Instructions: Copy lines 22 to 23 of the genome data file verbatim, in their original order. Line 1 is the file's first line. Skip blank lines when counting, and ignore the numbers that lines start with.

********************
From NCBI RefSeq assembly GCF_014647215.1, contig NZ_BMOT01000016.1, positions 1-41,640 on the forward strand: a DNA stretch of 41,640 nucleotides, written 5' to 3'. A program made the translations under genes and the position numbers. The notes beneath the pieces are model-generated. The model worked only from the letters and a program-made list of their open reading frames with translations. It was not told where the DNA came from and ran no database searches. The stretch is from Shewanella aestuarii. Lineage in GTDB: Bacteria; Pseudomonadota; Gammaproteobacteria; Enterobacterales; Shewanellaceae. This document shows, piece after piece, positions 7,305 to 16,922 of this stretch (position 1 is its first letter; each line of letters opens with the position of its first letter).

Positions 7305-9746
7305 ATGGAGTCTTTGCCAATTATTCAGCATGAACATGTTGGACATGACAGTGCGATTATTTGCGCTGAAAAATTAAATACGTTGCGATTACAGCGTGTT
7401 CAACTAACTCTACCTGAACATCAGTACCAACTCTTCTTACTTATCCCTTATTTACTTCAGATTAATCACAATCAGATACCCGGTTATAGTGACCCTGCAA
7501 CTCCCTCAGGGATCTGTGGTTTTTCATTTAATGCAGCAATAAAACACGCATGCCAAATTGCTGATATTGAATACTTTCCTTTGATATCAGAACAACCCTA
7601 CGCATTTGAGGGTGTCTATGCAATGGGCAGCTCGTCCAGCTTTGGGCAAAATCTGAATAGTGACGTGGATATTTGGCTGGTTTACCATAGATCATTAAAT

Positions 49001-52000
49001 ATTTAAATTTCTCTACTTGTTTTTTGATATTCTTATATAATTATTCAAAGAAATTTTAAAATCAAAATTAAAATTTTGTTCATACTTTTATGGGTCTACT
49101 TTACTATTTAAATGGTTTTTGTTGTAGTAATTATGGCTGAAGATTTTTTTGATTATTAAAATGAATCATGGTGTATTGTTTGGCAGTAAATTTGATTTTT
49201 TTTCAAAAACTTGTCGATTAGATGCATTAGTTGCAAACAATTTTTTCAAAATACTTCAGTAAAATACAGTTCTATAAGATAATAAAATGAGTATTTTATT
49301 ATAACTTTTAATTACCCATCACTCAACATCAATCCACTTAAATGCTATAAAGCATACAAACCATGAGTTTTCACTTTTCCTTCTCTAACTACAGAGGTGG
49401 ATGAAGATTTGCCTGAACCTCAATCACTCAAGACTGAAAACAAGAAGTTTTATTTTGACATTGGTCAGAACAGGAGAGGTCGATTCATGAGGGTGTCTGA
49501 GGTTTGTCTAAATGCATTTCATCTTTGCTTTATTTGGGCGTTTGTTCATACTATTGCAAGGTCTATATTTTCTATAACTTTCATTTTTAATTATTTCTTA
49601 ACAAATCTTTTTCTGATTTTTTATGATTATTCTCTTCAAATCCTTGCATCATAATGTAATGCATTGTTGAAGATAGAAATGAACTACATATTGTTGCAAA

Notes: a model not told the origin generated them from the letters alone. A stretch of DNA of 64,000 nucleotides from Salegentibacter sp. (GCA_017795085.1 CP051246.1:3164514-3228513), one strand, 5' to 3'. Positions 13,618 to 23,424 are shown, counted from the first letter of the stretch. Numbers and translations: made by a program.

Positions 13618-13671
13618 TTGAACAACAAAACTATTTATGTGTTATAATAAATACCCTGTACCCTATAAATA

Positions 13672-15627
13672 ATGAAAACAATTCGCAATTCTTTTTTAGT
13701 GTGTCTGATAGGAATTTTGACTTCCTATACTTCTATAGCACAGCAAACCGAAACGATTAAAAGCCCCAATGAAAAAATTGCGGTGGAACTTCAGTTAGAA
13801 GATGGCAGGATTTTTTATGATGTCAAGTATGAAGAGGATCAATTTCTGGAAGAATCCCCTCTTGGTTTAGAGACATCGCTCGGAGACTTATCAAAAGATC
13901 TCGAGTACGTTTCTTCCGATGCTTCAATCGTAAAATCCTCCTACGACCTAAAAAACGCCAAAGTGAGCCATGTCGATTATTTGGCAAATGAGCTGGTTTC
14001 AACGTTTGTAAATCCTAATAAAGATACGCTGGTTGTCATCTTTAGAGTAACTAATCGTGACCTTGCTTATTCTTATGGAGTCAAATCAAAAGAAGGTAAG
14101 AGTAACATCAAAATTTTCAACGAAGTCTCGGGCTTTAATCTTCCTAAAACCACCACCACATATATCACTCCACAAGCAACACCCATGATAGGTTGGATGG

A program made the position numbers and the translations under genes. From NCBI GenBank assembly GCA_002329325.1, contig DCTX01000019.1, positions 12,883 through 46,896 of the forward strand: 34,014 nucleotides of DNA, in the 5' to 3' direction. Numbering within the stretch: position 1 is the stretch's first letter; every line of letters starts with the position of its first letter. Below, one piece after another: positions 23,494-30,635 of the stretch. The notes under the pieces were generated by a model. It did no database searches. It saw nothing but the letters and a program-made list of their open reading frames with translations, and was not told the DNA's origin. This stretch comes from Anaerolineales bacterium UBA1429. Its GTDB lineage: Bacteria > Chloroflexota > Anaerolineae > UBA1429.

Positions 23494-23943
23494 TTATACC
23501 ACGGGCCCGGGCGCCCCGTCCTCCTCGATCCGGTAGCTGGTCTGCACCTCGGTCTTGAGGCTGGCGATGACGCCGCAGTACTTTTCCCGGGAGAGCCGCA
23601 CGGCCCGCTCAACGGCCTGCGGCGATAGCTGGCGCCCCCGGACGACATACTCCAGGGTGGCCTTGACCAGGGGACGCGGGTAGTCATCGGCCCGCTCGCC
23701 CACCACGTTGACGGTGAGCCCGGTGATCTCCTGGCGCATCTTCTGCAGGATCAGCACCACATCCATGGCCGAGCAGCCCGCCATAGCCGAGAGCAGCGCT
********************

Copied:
13901 TCGAGTACGTTTCTTCCGATGCTTCAATCGTAAAATCCTCCTACGACCTAAAAAACGCCAAAGTGAGCCATGTCGATTATTTGGCAAATGAGCTGGTTTC
14001 AACGTTTGTAAATCCTAATAAAGATACGCTGGTTGTCATCTTTAGAGTAACTAATCGTGACCTTGCTTATTCTTATGGAGTCAAATCAAAAGAAGGTAAG